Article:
The effectiveness of a device is a subjective view by the workers and not anevaluation to determine efficacy of one device compared to another. OSHA hasstated that an effective safer medical device is "a device that, based onreasonable judgment, will make an exposure incident involving a contaminatedsharp less likely to occur." This "reasonable judgment" is thejudgment of the frontline workers that will be using the device. That is why thefrontline worker input into the selection process is so important. Otherconsiderations in determining the appropriateness and effectiveness of a safetydevice are summarized in Table 1.
Prevent infections with immunizations
Although the revised standard does not change the requirements for theadministration of hepatitis B vaccinations, it still remains the primary meansof preventing transmission of hepatitis B in the workplace. As such, a periodicreview of new employee health records is a prudent way to assure thatimmunization is being offered and encouraged among employees at potential riskof exposure to blood.
Establish, monitor, continually improve PEP mechanisms
Equally important is the establishment of a comprehensive post-exposuremanagement program. Healthcare workers must have immediate access to apractitioner who is capable of providing state-of-the-art, post-exposureprophylaxis (PEP) in addition to the emotional or psychological support requiredat a moment when the worker needs it most.
Development of an internal needlestick hotline or establishment of a systemwhere a core group of individuals such as nursing supervisors are trained toprovide PEP has been successfully instituted in many institutions across thecountry. PEP drug choices must be appropriate based on the risk assessment ofthe injury and source patient. Time is of the essence so it is critical that theestablished system allows for the worker, with a high-risk exposure, immediateaccess to the appropriate prophylaxis.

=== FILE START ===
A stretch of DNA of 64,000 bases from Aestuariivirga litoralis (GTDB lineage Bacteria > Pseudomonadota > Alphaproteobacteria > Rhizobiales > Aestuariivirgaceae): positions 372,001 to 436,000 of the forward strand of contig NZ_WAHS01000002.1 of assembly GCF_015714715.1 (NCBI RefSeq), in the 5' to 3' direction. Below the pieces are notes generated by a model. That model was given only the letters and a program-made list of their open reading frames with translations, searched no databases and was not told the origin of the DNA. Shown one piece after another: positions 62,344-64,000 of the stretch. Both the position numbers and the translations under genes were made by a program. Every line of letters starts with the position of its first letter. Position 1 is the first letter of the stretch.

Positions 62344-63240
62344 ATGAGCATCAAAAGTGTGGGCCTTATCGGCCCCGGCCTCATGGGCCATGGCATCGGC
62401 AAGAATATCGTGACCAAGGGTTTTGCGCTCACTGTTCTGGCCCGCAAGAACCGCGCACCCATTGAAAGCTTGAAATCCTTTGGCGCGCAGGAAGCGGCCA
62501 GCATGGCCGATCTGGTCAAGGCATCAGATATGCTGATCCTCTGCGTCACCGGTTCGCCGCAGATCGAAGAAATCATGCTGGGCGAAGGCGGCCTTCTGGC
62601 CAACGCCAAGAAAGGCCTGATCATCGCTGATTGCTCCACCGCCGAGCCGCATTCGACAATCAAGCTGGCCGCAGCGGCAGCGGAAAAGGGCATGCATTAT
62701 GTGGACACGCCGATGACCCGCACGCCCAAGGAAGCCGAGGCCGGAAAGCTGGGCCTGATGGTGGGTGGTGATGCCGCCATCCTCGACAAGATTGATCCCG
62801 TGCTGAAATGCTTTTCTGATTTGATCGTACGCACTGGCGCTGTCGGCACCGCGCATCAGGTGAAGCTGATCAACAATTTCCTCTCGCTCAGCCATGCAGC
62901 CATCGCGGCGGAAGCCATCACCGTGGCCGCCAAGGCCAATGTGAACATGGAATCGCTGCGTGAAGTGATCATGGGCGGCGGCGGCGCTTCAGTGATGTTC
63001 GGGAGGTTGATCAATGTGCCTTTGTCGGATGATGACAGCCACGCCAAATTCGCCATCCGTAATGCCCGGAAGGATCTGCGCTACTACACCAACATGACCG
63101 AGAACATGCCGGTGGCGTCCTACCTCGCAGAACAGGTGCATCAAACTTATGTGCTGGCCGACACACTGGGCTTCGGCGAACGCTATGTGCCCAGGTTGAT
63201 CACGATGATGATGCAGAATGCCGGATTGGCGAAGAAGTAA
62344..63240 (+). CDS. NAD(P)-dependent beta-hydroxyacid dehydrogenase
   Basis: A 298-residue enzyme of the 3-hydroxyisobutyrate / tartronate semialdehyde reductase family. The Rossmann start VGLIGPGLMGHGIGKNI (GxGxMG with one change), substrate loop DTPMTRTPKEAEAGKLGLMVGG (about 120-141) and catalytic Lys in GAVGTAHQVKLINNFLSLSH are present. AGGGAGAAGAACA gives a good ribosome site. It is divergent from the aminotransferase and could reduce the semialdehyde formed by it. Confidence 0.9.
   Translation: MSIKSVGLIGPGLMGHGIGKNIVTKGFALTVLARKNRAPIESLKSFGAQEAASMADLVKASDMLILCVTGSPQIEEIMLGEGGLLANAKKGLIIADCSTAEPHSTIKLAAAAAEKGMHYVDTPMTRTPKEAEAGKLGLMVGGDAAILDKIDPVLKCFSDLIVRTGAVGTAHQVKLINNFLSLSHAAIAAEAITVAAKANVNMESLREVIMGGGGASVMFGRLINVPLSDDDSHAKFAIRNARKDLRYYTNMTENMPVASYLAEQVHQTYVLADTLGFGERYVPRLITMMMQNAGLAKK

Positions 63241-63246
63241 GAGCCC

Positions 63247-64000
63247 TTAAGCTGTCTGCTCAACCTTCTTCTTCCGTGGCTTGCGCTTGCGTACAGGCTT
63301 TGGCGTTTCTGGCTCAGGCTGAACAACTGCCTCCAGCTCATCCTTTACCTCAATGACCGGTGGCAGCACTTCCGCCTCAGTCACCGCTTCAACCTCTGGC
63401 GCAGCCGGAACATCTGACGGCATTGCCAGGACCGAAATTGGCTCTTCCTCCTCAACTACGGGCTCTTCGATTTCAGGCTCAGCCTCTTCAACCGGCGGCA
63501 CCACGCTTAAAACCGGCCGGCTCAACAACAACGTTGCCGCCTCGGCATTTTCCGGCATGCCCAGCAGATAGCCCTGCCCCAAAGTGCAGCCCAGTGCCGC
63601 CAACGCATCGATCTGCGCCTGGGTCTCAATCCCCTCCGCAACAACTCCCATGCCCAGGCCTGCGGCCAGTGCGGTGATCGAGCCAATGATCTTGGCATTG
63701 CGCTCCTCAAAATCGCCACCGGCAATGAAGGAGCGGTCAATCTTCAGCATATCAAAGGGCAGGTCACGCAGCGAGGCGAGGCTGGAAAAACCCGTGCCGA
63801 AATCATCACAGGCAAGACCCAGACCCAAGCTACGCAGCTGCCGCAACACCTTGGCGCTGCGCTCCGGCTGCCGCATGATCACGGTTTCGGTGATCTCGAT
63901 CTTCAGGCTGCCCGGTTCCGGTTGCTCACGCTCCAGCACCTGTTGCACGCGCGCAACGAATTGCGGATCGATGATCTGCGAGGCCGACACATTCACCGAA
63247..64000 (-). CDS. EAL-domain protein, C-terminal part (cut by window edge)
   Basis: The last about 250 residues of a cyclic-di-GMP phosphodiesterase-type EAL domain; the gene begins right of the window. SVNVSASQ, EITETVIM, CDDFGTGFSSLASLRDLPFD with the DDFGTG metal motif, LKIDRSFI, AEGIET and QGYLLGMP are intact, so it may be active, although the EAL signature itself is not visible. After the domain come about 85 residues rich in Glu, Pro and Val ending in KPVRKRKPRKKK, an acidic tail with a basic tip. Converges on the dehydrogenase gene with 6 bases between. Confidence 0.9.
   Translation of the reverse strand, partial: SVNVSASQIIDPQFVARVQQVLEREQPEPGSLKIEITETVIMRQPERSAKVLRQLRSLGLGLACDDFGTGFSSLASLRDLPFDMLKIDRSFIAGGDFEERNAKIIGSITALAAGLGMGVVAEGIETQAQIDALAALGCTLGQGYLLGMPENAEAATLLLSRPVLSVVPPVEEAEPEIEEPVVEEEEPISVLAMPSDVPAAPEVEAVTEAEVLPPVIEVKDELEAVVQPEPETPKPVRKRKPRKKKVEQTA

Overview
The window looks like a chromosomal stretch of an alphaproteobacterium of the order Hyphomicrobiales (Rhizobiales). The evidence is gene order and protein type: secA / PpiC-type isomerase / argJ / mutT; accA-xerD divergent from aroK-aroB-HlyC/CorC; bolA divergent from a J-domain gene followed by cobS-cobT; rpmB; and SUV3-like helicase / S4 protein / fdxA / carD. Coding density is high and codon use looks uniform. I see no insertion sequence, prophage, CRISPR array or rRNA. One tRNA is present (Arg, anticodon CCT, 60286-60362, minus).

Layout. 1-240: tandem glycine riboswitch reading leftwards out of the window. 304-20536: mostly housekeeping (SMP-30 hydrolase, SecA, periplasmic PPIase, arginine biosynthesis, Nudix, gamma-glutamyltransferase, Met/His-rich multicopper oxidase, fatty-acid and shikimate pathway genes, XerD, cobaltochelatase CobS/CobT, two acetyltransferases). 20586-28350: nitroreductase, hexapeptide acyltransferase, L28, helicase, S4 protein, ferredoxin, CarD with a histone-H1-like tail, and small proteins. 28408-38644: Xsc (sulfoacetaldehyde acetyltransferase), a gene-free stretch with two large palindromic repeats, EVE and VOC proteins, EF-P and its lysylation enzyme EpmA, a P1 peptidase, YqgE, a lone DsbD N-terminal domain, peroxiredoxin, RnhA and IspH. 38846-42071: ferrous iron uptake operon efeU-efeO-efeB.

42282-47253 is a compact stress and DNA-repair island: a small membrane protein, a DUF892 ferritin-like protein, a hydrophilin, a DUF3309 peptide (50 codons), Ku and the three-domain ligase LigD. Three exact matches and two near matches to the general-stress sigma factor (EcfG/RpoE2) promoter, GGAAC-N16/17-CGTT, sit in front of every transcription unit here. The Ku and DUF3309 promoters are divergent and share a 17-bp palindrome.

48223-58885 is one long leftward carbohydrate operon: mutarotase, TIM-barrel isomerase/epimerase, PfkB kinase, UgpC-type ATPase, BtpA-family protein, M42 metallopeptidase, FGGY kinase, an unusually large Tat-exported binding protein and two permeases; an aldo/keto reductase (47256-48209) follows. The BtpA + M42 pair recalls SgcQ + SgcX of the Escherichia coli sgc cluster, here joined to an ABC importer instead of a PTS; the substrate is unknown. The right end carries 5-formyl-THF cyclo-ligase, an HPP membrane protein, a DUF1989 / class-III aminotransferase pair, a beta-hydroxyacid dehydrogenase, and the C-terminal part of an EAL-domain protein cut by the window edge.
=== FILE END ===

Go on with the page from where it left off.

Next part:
The exposure control plan should also include the most recent recommendationsfrom the US Public Health Services/CDC; for example, the post-exposure follow-upand tests for HCV and post HBV vaccination testing of workers at ongoing risk ofoccupational bloodborne pathogen exposures.
Exposure control: Administrative, work practice, and engineering
Administrative exposure controls can take many forms. An important initialstrategy is to educate senior management/administration about the program'soverall effectiveness, financial impact, and barriers to success. Solicitingsupport for the program initiatives is critical, particularly because of themany innate challenges in today's healthcare system.
Education of staff is one of the most challenging and potentially frustratingcomponents of the plan. We all recognize that the nationwide nursing shortagehas impacted who and how we teach them. A nursing staff of mostly full-timenurses is a thing of the past in many parts of the US. Many facilities rely onpart-timers, per diems, and travelers who work very infrequently or for shortperiods of time to provide adequate staffing. Effective education requirescreativity and flexibility that may include the development of atrain-the-trainer program (i.e., unit-based nurses that can providejust-in-time training to individuals that may have missed the opportunity toreceive orientation prior to placement or assignment).
Optimal training on devices with engineered sharps injury protection requiresactual handling of the product. Although viewing a video or observing ademonstration of a device may be somewhat useful, this approach has limitedeffectiveness as it does not afford the nurse the ability to actually experiencethe safety feature. Adequate skill development requires time and practice.
Work practice controls remain the cornerstone of a sharps injury preventionprogram, therefore it is critical to continuously evaluate your staff to assuresafe practices are taking place. This can be accomplished formally duringsafety/infection control rounds where observations are recorded and reportedback to the specific area's clinical and/or administrative manager.Specifically, workers should be observed to determine placement and utilizationof sharps containers, utilization of safety devices as intended (e.g.,activation of safety feature), evidence of two-handed recapping, and creation ofa safe work environment. This important documentation will provide evidence thata surveillance system is in place to monitor compliance with recommendedpractices.
Product evaluation process
Several authors have described effective mechanisms for assuring sharpssafety product availability. Key recommendations include:
The product evaluation oversight committee
The market availability of sharps safety devices is rapidly expanding withmajor advances in technology design and for this reason, OSHA modified itsdefinition of "engineering controls" to include as examples"safer medical devices such as sharps with engineered sharps injuryprotections and needleless systems."